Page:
There’s no news like old news in China
Writers and independent filmmakers in China are increasingly pushing the boundaries of what is deemed permissible for historical study by the Communist Party.
Aftershock, a film about China’s most disastrous earthquake, casts unflattering light on the Communist Party’s response to the disaster.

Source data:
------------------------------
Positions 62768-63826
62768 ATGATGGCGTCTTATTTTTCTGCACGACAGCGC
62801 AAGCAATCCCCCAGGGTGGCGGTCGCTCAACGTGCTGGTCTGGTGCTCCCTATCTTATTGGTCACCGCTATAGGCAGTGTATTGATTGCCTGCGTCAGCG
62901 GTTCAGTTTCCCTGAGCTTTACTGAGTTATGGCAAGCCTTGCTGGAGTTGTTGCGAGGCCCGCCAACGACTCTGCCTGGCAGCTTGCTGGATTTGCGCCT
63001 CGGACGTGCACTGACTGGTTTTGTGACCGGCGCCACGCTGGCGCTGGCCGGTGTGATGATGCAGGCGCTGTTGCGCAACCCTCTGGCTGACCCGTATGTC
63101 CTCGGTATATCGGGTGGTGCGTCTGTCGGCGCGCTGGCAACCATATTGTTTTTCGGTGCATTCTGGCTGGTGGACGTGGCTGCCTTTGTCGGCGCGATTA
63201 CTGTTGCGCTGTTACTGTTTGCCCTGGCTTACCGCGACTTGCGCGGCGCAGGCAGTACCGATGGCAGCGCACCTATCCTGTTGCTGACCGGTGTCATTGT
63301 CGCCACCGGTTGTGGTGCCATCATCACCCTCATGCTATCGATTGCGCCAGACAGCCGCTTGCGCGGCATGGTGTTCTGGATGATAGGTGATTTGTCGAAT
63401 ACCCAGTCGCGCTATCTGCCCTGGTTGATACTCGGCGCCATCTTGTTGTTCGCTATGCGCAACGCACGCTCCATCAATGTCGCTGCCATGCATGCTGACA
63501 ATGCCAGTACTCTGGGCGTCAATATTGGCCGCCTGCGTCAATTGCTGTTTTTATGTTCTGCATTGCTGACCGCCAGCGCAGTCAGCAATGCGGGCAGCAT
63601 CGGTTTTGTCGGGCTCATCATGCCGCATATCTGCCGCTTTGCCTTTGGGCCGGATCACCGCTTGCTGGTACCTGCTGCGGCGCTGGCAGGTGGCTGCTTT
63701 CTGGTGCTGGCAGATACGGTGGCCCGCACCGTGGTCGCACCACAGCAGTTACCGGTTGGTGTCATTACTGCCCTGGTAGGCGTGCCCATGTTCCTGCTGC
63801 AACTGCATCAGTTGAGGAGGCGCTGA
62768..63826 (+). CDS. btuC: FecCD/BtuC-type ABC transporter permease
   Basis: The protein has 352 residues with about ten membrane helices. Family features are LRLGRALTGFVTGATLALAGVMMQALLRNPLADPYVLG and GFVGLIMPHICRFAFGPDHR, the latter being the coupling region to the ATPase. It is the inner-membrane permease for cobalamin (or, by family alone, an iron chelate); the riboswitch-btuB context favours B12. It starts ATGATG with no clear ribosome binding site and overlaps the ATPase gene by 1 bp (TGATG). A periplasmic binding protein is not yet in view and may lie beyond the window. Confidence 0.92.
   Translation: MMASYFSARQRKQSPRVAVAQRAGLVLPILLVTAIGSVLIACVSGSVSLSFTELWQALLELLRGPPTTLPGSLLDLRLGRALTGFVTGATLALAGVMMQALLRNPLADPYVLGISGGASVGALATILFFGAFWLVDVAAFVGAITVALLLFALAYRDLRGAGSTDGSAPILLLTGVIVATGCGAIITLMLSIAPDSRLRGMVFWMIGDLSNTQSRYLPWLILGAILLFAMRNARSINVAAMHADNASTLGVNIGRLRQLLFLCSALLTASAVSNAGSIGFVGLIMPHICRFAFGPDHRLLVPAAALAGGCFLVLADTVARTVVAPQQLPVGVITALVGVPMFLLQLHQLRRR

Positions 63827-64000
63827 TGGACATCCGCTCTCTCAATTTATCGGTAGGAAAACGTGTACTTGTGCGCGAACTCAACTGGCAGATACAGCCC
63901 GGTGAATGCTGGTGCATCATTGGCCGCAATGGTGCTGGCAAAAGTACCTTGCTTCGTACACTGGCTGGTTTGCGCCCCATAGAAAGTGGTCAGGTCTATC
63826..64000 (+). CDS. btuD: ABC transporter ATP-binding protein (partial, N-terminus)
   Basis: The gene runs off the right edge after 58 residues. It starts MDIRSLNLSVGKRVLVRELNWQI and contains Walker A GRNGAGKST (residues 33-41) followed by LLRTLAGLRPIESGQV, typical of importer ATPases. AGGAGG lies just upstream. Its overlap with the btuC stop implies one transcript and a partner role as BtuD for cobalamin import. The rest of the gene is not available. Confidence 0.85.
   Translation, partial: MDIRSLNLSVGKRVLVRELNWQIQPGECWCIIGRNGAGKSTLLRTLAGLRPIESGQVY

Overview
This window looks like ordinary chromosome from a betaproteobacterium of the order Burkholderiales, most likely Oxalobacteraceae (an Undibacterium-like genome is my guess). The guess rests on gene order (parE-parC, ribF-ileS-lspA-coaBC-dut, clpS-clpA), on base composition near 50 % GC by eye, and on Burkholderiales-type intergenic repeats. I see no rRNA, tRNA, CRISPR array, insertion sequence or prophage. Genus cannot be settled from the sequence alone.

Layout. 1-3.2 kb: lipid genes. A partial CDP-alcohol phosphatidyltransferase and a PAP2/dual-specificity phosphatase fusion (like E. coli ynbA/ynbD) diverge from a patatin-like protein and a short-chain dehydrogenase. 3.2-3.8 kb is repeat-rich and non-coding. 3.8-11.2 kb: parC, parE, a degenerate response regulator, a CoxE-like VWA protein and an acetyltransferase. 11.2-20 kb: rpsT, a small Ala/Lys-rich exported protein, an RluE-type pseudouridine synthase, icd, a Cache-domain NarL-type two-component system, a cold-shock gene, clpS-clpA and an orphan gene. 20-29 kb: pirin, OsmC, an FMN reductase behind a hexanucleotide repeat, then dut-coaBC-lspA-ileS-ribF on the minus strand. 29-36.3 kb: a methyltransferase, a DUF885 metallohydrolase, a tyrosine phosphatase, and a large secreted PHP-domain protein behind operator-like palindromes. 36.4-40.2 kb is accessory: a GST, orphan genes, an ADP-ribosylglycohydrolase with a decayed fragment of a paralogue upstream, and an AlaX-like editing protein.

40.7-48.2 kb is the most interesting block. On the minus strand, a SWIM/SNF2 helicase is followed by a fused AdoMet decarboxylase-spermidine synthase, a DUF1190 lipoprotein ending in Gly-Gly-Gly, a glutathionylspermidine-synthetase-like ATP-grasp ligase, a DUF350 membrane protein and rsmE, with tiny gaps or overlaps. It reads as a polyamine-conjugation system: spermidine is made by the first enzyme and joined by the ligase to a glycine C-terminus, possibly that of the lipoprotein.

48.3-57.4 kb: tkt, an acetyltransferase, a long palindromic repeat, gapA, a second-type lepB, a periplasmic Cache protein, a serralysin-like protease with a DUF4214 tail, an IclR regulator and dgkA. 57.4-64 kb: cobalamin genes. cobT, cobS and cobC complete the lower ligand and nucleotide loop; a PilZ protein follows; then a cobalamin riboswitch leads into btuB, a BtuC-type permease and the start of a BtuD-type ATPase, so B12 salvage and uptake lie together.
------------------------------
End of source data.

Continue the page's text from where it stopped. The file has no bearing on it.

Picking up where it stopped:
As the survivors in Tangshan used their bare hands to dig through the rubble of their homes, stacking the corpses of their loved ones in the streets, the party refused all international aid and told its citizens to rely on themselves.
Some tragic events in China’s recent history that the party worries about are not to be found in any of the “old news” papers. The most glaring omission is the massacre of unarmed civilians during the June 4, 1989, crackdown on pro-democracy demonstrations at Tiananmen Square.